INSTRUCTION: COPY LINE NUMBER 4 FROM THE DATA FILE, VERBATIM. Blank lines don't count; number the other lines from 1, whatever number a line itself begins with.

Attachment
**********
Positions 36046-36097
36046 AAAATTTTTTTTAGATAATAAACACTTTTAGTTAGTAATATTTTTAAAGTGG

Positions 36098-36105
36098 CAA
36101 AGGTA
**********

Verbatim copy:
36098 CAA